Carolyn: I started seeing my pelvic floor physiotherapist in October 2017 on the recommendation of my incredible gynaecologist. I had a month or so before I was having excision surgery and the plan was to help me manage my pain and scar tissue in order to create and maintain mobility of my tissues internally and externally.
We started doing a lot of breathing work, light massage and movement exercises to create more mobility in my back and my shoulders. What does that have to do with pelvic pain? Apparently everything!
After my surgery, my gynaecologist recommended I continue with my pelvic floor physiotherapy to help me heal and to help prevent the tension and pain from returning. My pelvic floor physiotherapist made me feel really comfortable and relaxed and she taught me a lot about how to use visualization to connect with the deepest part of my core, vagina and rectum. In terms of my pain management, pelvic health physiotherapy has been indispensable as part of my post-surgery healing. I think the biggest thing is that you have to put in the work. Your pelvic health physiotherapist can provide you with all of the information and the exercises, and if you are dedicated to putting time aside to make your pelvic health a priority, you will quickly see the benefits.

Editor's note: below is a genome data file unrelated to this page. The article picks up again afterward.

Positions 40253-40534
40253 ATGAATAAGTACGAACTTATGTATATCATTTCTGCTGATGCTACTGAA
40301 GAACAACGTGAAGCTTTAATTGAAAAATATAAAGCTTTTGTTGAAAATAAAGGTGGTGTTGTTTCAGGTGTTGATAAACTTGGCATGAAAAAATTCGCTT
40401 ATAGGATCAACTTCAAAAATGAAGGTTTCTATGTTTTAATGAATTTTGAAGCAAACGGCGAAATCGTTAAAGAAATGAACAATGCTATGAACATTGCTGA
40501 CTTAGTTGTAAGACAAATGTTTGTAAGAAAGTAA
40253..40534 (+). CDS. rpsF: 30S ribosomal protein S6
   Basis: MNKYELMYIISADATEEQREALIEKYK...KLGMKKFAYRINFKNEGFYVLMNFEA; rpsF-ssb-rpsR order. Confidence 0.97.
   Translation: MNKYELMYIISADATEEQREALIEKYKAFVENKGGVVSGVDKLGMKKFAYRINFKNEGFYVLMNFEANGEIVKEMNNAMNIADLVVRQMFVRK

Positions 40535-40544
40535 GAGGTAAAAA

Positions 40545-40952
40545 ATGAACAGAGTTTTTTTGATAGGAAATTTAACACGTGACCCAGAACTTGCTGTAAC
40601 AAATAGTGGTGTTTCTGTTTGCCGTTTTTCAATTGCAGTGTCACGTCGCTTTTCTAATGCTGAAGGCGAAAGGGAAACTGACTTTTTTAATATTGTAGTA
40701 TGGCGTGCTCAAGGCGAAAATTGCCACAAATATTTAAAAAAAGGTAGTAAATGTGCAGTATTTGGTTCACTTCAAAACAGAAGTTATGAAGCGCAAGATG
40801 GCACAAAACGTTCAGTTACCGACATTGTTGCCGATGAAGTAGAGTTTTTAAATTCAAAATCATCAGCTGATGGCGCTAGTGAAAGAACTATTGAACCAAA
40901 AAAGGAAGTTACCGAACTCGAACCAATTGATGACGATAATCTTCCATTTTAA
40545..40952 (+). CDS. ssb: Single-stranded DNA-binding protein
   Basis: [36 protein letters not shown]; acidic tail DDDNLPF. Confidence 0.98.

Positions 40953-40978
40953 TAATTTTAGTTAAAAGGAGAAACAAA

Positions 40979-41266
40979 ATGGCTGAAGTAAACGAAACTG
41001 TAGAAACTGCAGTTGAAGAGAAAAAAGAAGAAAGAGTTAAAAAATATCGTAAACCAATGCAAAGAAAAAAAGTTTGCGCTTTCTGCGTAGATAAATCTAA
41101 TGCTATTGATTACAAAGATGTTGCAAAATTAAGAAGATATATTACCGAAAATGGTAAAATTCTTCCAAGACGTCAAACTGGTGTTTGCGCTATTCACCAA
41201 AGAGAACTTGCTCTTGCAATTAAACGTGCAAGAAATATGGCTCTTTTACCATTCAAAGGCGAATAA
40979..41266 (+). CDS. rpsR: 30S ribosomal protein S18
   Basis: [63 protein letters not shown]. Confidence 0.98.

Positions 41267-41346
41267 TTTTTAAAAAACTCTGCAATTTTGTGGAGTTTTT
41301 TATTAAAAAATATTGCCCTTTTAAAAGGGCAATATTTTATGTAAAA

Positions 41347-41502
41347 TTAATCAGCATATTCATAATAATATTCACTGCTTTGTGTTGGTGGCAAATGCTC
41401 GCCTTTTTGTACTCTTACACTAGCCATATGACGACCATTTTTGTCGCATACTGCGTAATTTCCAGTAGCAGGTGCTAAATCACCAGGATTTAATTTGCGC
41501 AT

PPHC: What is the best and hardest part about coming to pelvic physiotherapy treatment?
Carolyn: Honestly, the hardest part about coming to pelvic floor physiotherapy was probably wrapping my head around the type of work that we would be doing together and getting over being, perhaps, uncomfortable about the ‘personal nature’ of pelvic floor physiotherapy. The pelvic health physiotherapists at Proactive Pelvic Health Centre are highly trained physical therapists and are kind, gentle and have seen ‘everything’ before. My pelvic health physiotherapist has helped me to understand a) what my pelvic floor is (I had no idea!) and b) to integrate how I think about my vagina and my pelvic floor as part of my beautiful body that works so hard for me everyday.